posted by Thom Holwerda on Sun 23rd Aug 2009 19:17 UTC
IconPC gamers vs. console gamers. There's this assumption that PC gamers are capable of playing more complex games than console gamers. The games industry itself has picked up on this assumption and generally dumbs down games for the consoles because they assume us poor console gamers are not capable enough, and as the consoles have increasingly become the focal point of the industry, PC games also started suffering from the dumbing down effect. That's why the developers behind Sacred 2 deserve all the more praise for not assuming all gamers on consoles are 13-year-old Halo-addicted kids by releasing a traditional top-down hack and slash game with an incredibly detailed world and intricate character development.


Bloody rats

You can see it when you compare System Shock to Bioshock, for instance. While Bioshock was advertised as a spiritual successor to the highly acclaimed System Shock 2, the game was incredibly shallow and simple compared to System Shock. Bioshock had as much to do with 'RPG' as I have with hair on my head. It was pretty and atmospheric - but shallow. Which is somewhat strange if you remember where the game took place (ba-dum-tish).

Fallout 3 is another such example. While Fallout 3 definitely ranks among my most favourite games ever, it also contained much less depth than the previous Fallout games, as well as less depth than its spiritual predecessor, The Elder Scrolls IV: Oblivion. There simply weren't as many paths to follow, not as many nooks and crannies to discover, no guilds to join, relatively few quests, and character development had elements taken away.

And here we have Sacred 2, a hack and slash RPG in its purest form. Refreshingly, no concessions have been made to make the game approachable or easy to use for 13-year-olds. Character development is complicated, weapon statistics read like Excel spreadsheets, and the different avenues for damage, ability, and armour development are plenty. Because of this, the game has more statistics and management windows than your average operating system, but somehow the developers still managed to make it all playable with the limited amount of buttons on the XBox 360 controller.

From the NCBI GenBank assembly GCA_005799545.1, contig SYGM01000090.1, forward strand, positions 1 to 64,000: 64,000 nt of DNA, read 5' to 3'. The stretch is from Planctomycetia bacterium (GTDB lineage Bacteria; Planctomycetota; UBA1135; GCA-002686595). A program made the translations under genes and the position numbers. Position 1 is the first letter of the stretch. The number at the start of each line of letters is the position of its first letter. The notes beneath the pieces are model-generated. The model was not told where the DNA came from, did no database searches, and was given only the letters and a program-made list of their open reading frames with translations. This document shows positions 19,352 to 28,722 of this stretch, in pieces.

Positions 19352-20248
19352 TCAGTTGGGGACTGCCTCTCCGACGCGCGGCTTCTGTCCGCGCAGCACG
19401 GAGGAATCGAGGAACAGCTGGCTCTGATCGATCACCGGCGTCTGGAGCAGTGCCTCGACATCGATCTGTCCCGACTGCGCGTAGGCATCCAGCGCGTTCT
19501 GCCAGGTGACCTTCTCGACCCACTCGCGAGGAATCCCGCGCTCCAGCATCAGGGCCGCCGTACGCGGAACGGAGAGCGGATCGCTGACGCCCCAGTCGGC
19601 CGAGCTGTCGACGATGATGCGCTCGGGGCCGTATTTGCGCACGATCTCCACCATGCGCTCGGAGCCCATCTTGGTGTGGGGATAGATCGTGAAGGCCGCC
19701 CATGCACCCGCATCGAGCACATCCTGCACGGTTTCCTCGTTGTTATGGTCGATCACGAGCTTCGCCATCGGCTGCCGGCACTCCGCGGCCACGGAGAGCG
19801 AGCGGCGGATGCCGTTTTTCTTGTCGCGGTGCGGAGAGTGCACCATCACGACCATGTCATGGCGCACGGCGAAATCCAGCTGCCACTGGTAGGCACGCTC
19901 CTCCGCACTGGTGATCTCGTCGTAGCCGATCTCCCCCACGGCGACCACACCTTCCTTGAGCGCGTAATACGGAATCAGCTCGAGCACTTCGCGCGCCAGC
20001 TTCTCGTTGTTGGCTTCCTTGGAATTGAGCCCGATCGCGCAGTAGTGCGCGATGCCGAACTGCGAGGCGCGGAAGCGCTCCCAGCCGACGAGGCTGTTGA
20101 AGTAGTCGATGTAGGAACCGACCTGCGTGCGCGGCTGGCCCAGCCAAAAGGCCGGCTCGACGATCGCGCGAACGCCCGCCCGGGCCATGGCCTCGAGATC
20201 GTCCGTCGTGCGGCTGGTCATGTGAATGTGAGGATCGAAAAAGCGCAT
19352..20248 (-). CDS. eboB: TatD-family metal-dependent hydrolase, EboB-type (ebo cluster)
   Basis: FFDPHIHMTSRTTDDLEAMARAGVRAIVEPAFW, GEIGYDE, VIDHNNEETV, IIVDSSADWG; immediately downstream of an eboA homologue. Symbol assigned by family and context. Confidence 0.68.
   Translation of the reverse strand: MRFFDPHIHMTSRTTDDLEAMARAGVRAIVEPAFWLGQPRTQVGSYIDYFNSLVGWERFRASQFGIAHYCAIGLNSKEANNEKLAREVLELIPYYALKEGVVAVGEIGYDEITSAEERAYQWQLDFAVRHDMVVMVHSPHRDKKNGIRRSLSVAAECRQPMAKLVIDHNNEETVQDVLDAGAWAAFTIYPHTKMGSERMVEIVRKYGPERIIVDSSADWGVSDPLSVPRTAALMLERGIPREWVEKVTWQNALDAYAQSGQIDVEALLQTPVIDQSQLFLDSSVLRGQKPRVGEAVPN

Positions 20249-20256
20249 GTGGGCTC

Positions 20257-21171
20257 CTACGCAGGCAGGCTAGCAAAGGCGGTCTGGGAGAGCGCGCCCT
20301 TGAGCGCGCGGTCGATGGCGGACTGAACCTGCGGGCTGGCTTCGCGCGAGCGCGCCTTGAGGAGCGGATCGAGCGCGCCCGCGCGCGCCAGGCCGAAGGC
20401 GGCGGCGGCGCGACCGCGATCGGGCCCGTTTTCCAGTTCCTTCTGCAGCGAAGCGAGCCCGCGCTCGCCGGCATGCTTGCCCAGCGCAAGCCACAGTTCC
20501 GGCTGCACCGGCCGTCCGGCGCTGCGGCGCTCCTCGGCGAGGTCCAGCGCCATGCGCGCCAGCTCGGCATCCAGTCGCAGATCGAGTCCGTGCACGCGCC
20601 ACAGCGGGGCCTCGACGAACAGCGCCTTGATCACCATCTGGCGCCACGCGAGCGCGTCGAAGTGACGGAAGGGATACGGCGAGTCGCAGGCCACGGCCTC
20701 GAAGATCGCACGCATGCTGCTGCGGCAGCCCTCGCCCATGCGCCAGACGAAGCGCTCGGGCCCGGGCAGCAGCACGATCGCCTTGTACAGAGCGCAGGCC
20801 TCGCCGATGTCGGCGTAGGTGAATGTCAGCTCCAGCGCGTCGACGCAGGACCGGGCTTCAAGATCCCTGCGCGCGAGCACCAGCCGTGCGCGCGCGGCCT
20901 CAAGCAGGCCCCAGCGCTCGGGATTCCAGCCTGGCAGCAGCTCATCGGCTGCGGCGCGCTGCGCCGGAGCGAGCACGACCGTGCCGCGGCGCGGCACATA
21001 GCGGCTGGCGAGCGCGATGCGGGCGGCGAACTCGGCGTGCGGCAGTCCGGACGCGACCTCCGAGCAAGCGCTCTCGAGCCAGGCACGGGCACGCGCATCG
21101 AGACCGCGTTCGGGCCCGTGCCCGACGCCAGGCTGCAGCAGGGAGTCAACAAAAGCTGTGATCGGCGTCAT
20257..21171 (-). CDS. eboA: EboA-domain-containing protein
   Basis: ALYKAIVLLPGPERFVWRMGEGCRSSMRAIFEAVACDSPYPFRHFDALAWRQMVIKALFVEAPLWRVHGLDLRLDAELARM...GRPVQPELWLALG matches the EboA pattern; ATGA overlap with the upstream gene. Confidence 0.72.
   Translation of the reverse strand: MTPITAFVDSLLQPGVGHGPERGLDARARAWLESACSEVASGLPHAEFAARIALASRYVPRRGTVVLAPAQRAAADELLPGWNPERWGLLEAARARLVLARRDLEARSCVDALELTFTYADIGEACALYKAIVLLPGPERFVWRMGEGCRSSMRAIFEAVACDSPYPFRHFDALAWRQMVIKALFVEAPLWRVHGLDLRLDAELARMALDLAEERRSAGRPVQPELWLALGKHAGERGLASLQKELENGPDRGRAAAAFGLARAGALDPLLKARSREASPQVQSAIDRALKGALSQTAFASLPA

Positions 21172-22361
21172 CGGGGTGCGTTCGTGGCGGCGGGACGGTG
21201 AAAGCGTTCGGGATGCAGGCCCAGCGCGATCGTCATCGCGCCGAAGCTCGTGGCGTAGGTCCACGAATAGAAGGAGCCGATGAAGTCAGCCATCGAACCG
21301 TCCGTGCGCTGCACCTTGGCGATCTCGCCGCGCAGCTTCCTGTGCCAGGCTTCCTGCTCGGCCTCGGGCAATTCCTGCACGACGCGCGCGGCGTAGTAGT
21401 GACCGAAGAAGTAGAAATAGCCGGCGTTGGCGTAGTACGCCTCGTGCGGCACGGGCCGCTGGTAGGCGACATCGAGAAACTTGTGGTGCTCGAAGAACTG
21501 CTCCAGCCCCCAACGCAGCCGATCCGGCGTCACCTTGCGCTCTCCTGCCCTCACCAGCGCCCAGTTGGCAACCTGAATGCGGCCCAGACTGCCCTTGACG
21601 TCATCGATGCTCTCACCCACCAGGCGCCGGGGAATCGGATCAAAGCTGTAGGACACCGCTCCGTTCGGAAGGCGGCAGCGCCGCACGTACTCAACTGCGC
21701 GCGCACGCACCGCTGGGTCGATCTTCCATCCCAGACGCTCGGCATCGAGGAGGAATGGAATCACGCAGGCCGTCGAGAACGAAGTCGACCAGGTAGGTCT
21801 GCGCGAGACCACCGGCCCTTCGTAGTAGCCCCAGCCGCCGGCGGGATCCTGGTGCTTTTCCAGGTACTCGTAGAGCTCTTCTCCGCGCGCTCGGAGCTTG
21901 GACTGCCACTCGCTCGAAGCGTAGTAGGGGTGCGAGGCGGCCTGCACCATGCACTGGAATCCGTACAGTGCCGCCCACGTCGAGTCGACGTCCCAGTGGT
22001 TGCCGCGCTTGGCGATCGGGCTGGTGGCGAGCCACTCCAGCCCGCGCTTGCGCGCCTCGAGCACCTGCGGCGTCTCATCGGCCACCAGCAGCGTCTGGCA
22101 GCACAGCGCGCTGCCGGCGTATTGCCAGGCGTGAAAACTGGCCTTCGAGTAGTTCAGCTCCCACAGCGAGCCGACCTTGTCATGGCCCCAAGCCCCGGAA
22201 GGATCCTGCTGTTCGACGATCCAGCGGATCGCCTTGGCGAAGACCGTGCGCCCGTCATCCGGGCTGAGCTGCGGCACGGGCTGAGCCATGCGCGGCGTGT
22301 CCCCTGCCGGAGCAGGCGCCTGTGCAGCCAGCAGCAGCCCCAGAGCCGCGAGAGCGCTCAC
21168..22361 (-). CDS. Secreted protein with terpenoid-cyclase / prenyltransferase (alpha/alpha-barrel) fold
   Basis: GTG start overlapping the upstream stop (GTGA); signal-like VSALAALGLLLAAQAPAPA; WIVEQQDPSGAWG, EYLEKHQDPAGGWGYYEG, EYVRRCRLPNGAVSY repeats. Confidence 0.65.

First, let's get all the bad things of the game out of the way. Sadly, this will take a few paragraphs.

This being a role-playing game, you'd expect a story that sucks you in, and keeps you entertained and forces you to move on, because you're interested in where it will lead you, how it will affect your character and the world around him or her. Sadly, I lost sight - and interest - in the main story of the game after about 25 seconds, mostly because of the horrible voice acting and the disjointed nature of the story; it seems to be jumping all over the place without a clear path to follow.

Side quests (of which there are ~600) are a bit of a hit-and-miss; some of them are genuinely funny and entertaining, while others are badly written and make little sense. The game also suffers from broken quests every now and then, which can be quite annoying. Luckily, the internet can usually inform you of ways to 'fix' broken quests.

For a traditional hack and slash game, it's also insultingly easy - at least for me. I don't know how much trouble the game is posing for other players, but I currently have more than 3000 health potions, so I don't exactly feel threatened by my enemies - who are also quite easy to kill. The game hasn't felt threatening from the moment I started playing it, and this certainly takes away a lot of the joy in playing an RPG - that crippling fear that the next dungeon will pose a genuine threat to your carefully developed character.

Oh and for the love of the gods, what's up with all the rats? Throughout most of the game, I felt less like the loving and caring hero of the land, and more like an extremely overpowered but highly ineffective pest control company.